), wildland fires changes the distribution of humic compartments of soil organic matter, causing increases in C-HUM concentration in detriment to C-FAF and C-HAF.

The C-HUM levels did not differ between white sand areas. However, the highest concentrations of C-HUM were found in OWS and CWS. The OWS values can be explained because part of the humic acid fraction is transformed into humin in areas that have been burned, since the soil is composed of additional inputs of lignin-rich materials from the incomplete burning of the biomass (Araya et al., 2017Araya SN, Fogel ML, Berhe AA. Thermal alteration of soil organic matter properties: a systematic study to infer response of Sierra Nevada climosequence soils to forest fires. Soil 2017; 3(1): 31-39. 10.5194/soil-3-31-2017
https://doi.org/10.5194/soil-3-31-2017...
).

The C-HAF/C-FAF ratio did not show significant effect among the different white sand areas (Table 3). The OWS and CWS presented values higher than 1 in absolute numbers, indicating a predominance of humic acid in the soil in relation to the fulvic acid fraction. The C-EA/C-HUM ratio presented values below 1 in all areas, indicating the superiority of the humin fraction in the soil in relation to other fractions. Furthermore, one can state that the more labile part of C, C-FAF, and C-HAF may have been depleted in depth or suffered a microbial attack; a possible fact since the sandy soil does not offer any protection to native organic matter. Corroborating with Guimarães et al. (2013Guimarães DV, Gonzaga MIS, Silva TO, Silva TL, Silva Dias N, Matias MIS. Soil organic matter pools and carbon fractions in soil under different land uses. Soil and Tillage Research 2013; 126(1): 177-182. 10.1016/j.still.2012.07.010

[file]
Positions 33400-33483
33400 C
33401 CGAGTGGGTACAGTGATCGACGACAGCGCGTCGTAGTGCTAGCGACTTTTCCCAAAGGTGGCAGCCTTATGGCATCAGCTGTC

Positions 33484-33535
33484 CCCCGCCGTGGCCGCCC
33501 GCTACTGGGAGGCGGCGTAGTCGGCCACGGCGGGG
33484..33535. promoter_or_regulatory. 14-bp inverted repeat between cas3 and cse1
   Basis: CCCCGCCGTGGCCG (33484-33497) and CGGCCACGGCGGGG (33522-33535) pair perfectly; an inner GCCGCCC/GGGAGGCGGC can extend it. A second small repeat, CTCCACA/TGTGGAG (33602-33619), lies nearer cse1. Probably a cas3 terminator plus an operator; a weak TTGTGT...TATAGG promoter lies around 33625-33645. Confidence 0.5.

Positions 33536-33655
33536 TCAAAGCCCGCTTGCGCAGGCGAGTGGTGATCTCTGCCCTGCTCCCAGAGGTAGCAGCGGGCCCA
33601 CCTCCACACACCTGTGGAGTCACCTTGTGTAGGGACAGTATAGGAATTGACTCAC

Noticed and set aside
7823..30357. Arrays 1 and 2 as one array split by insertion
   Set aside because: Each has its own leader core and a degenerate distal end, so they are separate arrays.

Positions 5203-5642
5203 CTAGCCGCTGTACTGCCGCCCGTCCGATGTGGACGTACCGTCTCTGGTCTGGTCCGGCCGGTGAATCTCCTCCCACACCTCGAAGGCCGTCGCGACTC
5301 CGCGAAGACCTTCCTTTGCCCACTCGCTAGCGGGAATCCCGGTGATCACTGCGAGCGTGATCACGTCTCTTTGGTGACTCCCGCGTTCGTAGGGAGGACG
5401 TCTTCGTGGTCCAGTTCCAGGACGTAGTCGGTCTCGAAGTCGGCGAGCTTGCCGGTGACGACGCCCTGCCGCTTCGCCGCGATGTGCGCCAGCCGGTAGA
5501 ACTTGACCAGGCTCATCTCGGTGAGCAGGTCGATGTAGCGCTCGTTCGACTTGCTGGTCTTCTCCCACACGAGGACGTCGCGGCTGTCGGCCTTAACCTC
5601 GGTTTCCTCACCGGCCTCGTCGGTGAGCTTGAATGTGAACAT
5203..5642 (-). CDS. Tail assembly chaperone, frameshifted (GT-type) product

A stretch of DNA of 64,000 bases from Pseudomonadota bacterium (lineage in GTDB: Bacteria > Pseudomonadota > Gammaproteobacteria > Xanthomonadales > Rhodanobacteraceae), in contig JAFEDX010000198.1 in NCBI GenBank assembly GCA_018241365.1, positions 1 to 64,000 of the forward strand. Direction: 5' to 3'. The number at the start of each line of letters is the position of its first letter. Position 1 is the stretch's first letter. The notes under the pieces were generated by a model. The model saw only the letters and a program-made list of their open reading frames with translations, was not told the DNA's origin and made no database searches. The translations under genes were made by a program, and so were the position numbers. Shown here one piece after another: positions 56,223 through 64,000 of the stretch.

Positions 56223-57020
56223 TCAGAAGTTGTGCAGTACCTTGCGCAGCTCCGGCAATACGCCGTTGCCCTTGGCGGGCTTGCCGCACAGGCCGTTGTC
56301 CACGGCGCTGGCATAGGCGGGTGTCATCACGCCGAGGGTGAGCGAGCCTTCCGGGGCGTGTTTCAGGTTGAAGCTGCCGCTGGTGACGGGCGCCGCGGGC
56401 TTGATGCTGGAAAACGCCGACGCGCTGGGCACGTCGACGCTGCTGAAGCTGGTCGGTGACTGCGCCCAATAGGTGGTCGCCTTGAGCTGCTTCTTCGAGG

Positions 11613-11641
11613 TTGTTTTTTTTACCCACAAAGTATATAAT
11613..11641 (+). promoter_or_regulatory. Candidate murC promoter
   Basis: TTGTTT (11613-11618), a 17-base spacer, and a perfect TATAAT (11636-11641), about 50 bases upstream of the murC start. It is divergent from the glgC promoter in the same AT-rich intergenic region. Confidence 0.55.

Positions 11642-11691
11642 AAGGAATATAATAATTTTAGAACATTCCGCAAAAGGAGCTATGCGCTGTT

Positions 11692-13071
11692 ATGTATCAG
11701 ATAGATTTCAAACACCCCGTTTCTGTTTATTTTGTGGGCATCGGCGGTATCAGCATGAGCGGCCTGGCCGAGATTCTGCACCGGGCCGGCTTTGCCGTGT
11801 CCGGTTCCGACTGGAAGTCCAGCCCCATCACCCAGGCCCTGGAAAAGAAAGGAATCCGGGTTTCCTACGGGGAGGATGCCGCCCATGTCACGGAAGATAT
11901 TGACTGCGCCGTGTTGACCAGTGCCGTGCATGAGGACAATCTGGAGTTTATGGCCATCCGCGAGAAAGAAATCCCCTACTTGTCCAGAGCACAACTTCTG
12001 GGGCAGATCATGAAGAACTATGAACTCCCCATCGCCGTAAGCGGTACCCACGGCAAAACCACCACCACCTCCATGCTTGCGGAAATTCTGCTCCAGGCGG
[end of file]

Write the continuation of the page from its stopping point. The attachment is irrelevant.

https://doi.org/10.1016/j.still.2012.07....
), C-FAF and C-FAH/C-HUM increases information on the loss of SOM in the soil profile.

4. CONCLUSIONS

The OWS and CWS areas presented the highest concentrations of exchangeable bases, CEC, TOC and TN content in the soil.

The carbon concentrations in the humic acid fraction were more sensitive to different soil managements and uses.

In general, the possible presence of more recalcitrant plant material because of the presence of fire and low decomposition rate in the OWS area favored the higher carbon content in the soil.

ACKNOWLEDGEMENTS

To the professor and adviser Tácio Oliveira da Silva (in memoriam) for collaborating effectively in all phases of construction of the work.

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  • 1
    Associate editor: Marcos Gervásio Pereira 0000-0002-1402-3612

Publication Dates

  • Publication in this collection
    01 July 2020
  • Date of issue
    2020

History

  • Received
    13 Dec 2017
  • Accepted
    06 Mar 2019